When asked how long the Mai Shalva-Center City Community Mikvah has been in the works, Rabbi Menachem Schmidt’s answer is simple.
“Oy,” he said. “That gets an oy.”
Schmidt has tried to bring a mikvah to Center City for a decade. Technical challenges have stalled the project more than once. They’ve had to switch architects and change the design, but the mikvah’s contract has finally been signed and plans are moving forward.
“It’s a miracle we’ve made it this far,” Schmidt said, estimating completion within nine months. “We have some time, thank God. This should be a catalyst for a conversation, and we’re very open and hoping for the broadest involvement in the community.”
A mikvah is so central to Judaism, it traditionally should be built before anything else in a community, including a synagogue, Schmidt said. This mikvah will primarily be a women’s mikvah, which helps families observe the laws of family purity, known as taharat hamishpacha.
More money is needed for the mikvah, Schmidt said. They’ve raised most of what is needed — about $600,000 so far — but they need another $200,000.
When the renovations are done, 509 Pine St. — the rowhouse that is now solely the location of the historic Vilna Congregation — will also house three new mikvahs. On the ground floor, the main part of the building will house the women’s mikvah, which will have three preparation rooms. A second mikvah on the ground floor will be used to immerse vessels.
In the basement, there will be a men’s mikvah with a shower.
Upstairs, a flex space will serve as a space for Vilna’s services, a library and other community activities, such as lectures and meetings.
“My first choice was not to convert the shul,” Schmidt said. “I love the shul. This was a very, very important thing for the community.”
Schmidt said the first location he considered for the mikvah was B’nai Abraham Chabad, but there wasn’t enough room. He also looked into having it in Vilna’s basement, but that option would have cost at least an additional $200,000.
“This was the most economical plan that made the most sense,” Schmidt said.
In the next few weeks, Schmidt will form a committee to decide on decorations for the mikvah. Anyone is welcome to share their input, Schmidt said.
Until the mikvah is complete, Center City residents who observe taharat hamishpacha have had to make do with mikvahs that have cropped up in other parts of the Philadelphia area.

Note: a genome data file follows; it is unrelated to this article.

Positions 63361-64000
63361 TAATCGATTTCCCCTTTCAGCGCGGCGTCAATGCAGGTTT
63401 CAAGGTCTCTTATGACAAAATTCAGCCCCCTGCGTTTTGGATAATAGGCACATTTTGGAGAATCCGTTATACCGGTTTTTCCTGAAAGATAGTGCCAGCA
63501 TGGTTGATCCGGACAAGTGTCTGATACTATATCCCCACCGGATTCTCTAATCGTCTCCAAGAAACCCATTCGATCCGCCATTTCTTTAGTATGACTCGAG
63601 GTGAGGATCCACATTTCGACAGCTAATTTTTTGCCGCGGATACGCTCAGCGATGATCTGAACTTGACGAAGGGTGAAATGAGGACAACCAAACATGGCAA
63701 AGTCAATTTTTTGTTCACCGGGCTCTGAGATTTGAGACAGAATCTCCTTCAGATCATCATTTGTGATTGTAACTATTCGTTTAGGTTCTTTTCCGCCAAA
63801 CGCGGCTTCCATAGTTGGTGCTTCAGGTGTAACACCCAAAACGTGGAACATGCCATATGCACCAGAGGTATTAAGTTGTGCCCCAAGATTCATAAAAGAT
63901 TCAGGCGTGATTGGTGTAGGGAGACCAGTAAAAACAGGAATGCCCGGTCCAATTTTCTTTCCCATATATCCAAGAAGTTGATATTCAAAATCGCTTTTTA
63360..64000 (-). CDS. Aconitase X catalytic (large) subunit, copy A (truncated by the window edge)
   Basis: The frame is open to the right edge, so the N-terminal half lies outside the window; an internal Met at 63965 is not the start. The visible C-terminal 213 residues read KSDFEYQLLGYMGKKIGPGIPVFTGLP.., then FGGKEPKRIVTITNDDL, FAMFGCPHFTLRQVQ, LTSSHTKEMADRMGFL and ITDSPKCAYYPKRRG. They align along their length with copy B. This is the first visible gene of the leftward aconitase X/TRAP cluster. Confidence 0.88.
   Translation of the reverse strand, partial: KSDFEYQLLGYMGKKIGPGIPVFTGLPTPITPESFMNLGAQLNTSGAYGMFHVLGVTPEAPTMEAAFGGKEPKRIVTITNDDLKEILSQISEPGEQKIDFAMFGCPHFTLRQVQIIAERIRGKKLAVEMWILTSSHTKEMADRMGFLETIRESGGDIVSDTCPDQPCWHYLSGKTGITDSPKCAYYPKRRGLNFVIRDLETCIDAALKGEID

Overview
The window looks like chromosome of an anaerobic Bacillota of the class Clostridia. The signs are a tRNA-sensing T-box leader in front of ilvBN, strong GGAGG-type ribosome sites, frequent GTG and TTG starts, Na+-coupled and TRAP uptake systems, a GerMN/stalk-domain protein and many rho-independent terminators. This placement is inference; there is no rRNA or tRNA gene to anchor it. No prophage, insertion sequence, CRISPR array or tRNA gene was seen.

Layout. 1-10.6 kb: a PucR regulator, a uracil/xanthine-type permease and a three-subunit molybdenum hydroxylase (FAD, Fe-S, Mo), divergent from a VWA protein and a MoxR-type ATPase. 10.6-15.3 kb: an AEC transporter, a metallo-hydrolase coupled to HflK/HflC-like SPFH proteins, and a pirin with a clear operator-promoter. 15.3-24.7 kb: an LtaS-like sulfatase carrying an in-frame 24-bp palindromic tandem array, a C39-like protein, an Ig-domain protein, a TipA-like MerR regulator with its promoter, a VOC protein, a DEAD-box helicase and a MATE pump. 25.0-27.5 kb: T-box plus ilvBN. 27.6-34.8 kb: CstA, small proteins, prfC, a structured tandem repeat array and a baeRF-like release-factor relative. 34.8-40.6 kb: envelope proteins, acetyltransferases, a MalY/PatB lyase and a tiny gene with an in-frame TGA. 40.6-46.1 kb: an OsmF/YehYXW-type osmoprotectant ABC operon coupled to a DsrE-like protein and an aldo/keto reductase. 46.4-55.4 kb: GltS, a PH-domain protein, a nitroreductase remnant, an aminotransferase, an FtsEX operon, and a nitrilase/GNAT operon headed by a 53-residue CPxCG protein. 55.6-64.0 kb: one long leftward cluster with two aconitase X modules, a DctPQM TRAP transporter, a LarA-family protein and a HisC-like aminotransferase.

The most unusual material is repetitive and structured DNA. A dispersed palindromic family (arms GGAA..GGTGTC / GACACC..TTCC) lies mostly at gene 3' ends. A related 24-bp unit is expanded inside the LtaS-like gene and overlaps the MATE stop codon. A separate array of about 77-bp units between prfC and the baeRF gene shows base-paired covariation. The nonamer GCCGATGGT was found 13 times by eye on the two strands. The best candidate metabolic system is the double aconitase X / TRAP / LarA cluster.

That was what motivated Yah-el Har-el, an assistant professor at Temple University, to get involved with the project about four years ago.
Har-el, who lives in South Philadelphia, usually goes to the Congregation Sons of Israel’s Mikvah Ohel Leah in Cherry Hill, N.J. It’s a drive that takes her about 25 minutes, on top of the toll. The fact that she has to drive there prohibits her from going during Shabbat and holidays.
“[This mikvah] will make things a lot easier,” Har-el said. “I’ll be able to travel less to get there, so it’ll be a less frustrating experience. There’s not as much traffic to get to Fifth and Pine, that’s the address. A lot easier to get there. It’ll take less time, so I don’t always have to worry about a babysitter.”
Over the years, Har-el has coordinated meeting contractors and reviewed different architectural and engineering plans.
“It’s been very much been a community effort to bring it to fruition,” she said.
The distance is especially an issue in Center City, where many don’t have cars.
Shevy Sputz, the co-director at Chabad of Fairmount, drives one hour and pays the toll to get to Chabad of Cherry Hill’s Mikvah Mei Shifrah.
She said that more women would perhaps be motivated to go if it was easier to get there. Sometimes she has allowed other women to borrow her family’s car to get to a mikvah.
“Mikvah is the heartbeat of a Jewish marriage,” Sputz said. “It is so important. To not have a mikvah of our own in the city that we can get to on times where there are snowstorms and Shabbat and holidays … is very difficult and it should not be that way.”
Reut Cohen, a student at Drexel University’s Thomas R. Kline School of Law who is originally from Israel, used to borrow Sputz’s car to go to the mikvah when she first moved to Philadelphia. Now, she has her own car, but said she can’t wait to have a mikvah in the city.
The distance isn’t just an inconvenience; it also prevents her from having a mikvah community.
“In Cherry Hill, they do a lot of women’s events and stuff about taharat hamishpacha, about that mitzvah,” Cohen said. “Since it’s not my community and I’m coming there only for the mikvah itself, it’s also hard to connect that community. This is what we also hope, that a mikvah in the city will also give us an opportunity to have that women’s community, a mikvah community in the city so we’re going to be familiar and meet other women.”
Schmidt said he plans to have educational programming at Mai Shalva.
Yoella Epstein, a lawyer who lives in Center City, currently goes to Temple Beth Hillel-Beth El’s mikvah in Wynnewood. The whole trip takes her about two hours, including the time it takes her to find a parking spot in Center City when she gets home — that alone can take 45 minutes.
With four kids and a full-time job, going to the mikvah is burdensome. Having a mikvah within walking distance would be “a huge enhancement” to her life.
“I’m excited to bring my little girls to see it, too,” Epstein added.
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